Hundreds of courses and majors, some more than 50 years old, will be cut from multiple universities across Australia as lost revenue and funding cuts devastate higher education.
At Macquarie University in Sydney, entire degrees in maths and science are slated to be cut, as well as more than half the current majors offered in arts.
The bachelor of mathematical sciences will no longer be taught in 2021, as well as the bachelor of advanced science, bachelor of advanced information technology, and masters in mechanical engineering, according to a document sent to staff and obtained by Guardian Australia.
In total, 31 degrees or combined degrees in the faculty of science and engineering will potentially be cut, while in the faculty of arts, 30 out of the current 56 offered majors could also be removed.
The university’s gender studies major, which was first established in 1984, is now set to be abolished.
At Monash University in Melbourne, 103 subjects will be cut, including its musicology subject, which was first taught in 1965.
The university will also close its theatre degree, known as the Centre for Theatre and Performance, which was first offered in 1995 (as a bachelor of performing arts).
At Macquarie University, proposed course cuts are still waiting for the vice-chancellor’s approval and some degrees have applied for exemptions to continue.
But one academic in the science faculty, who chose to remain anonymous for fear of losing their job, said it was ridiculous that an important mathematics degrees would even be on the chopping block.
“Why would the VC even decide on this?” they said. “It should be in the constitution of the university. No one should cut this.
“Why should I even have to justify why we should have maths or statistics? It’s like why should we have freedom of speech? It’s a stupid question.”
The president of the Monash branch of the National Tertiary Education Union, Ben Eltham, said that business, economics, religious studies, some engineering subjects and some management subjects were also slated for cuts and redundancies.
A spokeswoman for Monash University said the theatre degree and the musicology subjects were being closed “due to consistently low unit enrolments”.
But Eltham said musicology and other subjects had healthy enrolments that were above the cut-off that management had imposed.
“Some of them were healthy, above the threshold and they are still killing them off,” he said. “Musicology was above the threshold.”
At Macquarie University, Dr Rebecca Sheehan, a lecturer in gender studies, said it was a shame a major with such a long history, rooted in the Australian feminist movement, was now being abolished due to the university funding crisis.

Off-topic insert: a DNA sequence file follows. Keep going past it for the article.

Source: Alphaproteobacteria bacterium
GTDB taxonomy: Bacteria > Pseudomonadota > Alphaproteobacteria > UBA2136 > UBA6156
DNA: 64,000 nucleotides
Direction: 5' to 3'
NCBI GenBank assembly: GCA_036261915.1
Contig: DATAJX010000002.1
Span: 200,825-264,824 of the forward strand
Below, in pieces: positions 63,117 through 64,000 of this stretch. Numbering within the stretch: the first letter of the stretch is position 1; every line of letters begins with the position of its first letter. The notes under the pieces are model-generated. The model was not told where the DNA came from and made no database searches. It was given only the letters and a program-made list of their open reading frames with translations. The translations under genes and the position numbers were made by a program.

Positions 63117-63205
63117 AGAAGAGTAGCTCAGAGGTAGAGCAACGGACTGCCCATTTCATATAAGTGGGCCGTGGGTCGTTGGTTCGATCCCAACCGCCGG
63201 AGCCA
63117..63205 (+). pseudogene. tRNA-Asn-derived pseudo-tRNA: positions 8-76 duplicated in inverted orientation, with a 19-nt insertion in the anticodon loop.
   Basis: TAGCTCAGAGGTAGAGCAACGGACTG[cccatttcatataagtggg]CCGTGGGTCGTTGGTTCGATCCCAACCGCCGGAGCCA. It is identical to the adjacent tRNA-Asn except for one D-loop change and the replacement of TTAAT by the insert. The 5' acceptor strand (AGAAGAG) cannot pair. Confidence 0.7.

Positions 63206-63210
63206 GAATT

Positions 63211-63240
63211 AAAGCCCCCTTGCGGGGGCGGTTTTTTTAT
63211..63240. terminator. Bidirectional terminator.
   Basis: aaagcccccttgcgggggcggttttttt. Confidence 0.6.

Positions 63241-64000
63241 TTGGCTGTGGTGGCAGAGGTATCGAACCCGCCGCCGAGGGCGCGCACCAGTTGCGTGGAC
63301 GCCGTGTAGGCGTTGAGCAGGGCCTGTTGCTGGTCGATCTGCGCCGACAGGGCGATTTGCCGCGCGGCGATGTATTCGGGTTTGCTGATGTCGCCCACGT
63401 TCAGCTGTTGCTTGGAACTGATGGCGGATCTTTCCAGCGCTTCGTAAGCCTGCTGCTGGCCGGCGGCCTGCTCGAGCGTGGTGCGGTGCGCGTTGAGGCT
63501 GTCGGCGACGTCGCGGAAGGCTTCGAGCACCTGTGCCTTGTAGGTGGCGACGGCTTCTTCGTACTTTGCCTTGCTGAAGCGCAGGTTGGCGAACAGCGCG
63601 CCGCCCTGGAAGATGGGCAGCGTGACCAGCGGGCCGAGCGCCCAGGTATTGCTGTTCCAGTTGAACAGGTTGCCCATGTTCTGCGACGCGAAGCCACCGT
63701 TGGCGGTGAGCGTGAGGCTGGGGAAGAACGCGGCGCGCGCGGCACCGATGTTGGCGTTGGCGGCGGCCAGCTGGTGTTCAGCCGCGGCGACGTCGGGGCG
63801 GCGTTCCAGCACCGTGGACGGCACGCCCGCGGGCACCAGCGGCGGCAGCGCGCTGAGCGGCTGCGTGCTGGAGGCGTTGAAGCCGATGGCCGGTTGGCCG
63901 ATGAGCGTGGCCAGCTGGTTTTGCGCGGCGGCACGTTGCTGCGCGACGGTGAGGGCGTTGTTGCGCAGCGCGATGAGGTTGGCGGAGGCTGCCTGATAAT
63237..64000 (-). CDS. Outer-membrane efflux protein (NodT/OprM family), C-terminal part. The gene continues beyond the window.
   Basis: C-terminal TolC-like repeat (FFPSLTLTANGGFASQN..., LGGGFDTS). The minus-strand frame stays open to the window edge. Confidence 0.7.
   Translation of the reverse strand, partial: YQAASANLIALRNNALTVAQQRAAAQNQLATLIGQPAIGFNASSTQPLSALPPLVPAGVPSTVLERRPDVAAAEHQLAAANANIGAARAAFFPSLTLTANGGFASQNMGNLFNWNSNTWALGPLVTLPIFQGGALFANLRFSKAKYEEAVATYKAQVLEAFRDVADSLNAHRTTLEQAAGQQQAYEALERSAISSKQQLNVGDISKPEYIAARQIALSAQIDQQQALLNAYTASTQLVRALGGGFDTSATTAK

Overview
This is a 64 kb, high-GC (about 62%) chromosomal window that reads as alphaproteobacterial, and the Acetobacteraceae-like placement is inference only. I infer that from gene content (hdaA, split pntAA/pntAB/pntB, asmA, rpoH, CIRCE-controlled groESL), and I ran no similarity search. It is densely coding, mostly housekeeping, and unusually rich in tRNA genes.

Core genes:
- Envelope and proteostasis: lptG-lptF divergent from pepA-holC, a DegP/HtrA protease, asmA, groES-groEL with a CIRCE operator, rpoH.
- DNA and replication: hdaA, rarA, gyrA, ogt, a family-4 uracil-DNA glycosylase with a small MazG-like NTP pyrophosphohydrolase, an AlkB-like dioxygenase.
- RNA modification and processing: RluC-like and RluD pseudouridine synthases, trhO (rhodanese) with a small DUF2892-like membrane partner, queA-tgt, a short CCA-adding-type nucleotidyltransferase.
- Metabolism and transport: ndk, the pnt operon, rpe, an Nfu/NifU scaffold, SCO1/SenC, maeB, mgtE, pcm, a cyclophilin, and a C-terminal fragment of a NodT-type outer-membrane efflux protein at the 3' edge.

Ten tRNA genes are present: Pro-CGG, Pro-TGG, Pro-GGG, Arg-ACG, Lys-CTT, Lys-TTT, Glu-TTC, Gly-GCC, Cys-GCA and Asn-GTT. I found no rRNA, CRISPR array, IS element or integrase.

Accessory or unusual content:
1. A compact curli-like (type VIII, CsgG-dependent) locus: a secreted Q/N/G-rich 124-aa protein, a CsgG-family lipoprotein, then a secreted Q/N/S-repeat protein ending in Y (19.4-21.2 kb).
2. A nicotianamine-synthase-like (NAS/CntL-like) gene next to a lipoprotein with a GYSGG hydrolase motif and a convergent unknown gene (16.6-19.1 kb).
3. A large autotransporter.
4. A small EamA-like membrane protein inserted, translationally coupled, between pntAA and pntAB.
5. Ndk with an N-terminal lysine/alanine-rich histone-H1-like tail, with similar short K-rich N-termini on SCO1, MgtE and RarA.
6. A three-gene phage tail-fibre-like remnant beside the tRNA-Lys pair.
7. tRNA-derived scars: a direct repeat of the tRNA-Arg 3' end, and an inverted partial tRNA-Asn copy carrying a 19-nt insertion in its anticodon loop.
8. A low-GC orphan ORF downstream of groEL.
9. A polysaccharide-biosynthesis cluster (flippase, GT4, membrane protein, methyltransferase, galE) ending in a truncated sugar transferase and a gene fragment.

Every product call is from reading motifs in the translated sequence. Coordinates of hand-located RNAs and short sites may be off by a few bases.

She said the major was first officially established in 1984, but women’s studies units were taught from the 1970s, and from the 1950s, the university enrolled a large number of mature-age women who studied while raising children and formed student organisations.
“The original point of Macquarie University was it was a breakaway uni,” she told Guardian Australia.
Course cuts at Macquarie are being targeted towards courses or degrees with fewer than 50 students being enrolled, but Sheehan said hundreds of students took gender studies subjects without majoring in the course, and had high enrolment throughout its history.
“The first-year gender studies unit, when I started in 2017, there were over 400 people in it,” she said.
The academic in the science faculty agreed, saying: “As far as I now, not many students choose to start with statistics. The only transfer after they are exposed to it in their first year unit. We will never have 50 starting students ever.”
Guardian Australia has also been told by academics that other degrees have been marked for cuts that have more than 100 students enrolled.
The president of the Macquarie branch of the National Tertiary Education Union, Nikola Balnave, said removing the 46-year-old gender studies major, as well as other arts majors was “worryingly short-sighted”.
“What exactly is Macquarie management’s vision for the future of the university, and indeed society?” she said.
A spokeswoman for Macquarie University said that gender studies subjects would be preserved within other “broader domains” and degrees.
She said the degree changes would result in “a suite of courses for students that is easier to navigate with a keener focus on employability outcomes”.
A spokeswoman for Monash University said the federal government’s funding fell short of the revenue that universities were losing.
“The Australian government has not provided financial support to universities to redress this downturn and so Monash, along with other Australian universities, has had to reduce its overall expenditure and make difficult decisions,” the Monash spokeswoman said.
“Other Australian universities have announced in recent months, similar or greater required workforce reductions.”
She said Monash offered 5,344 subjects a year, meaning the 103 to be cut represented less than 2% of its subjects.
“The majority of the units proposed to be no longer be offered had an enrolment of less than 5 EFTSL [equivalent full time student load] in 2019.
“Musicology and ethnomusicology subjects concerned are currently only offered as elective subjects at second- and third-year levels and are not required by any students for the completion of degrees, majors or specialisations. These units have had consistently very low enrolments. Contrary to assertions made, these are the only music units being proposed to cease.”
Earlier this year, more than 20 government and international relations subjects were slated to be cut at the University of Sydney and the University of New South Wales merged its art and design faculty with its arts and social sciences faculty.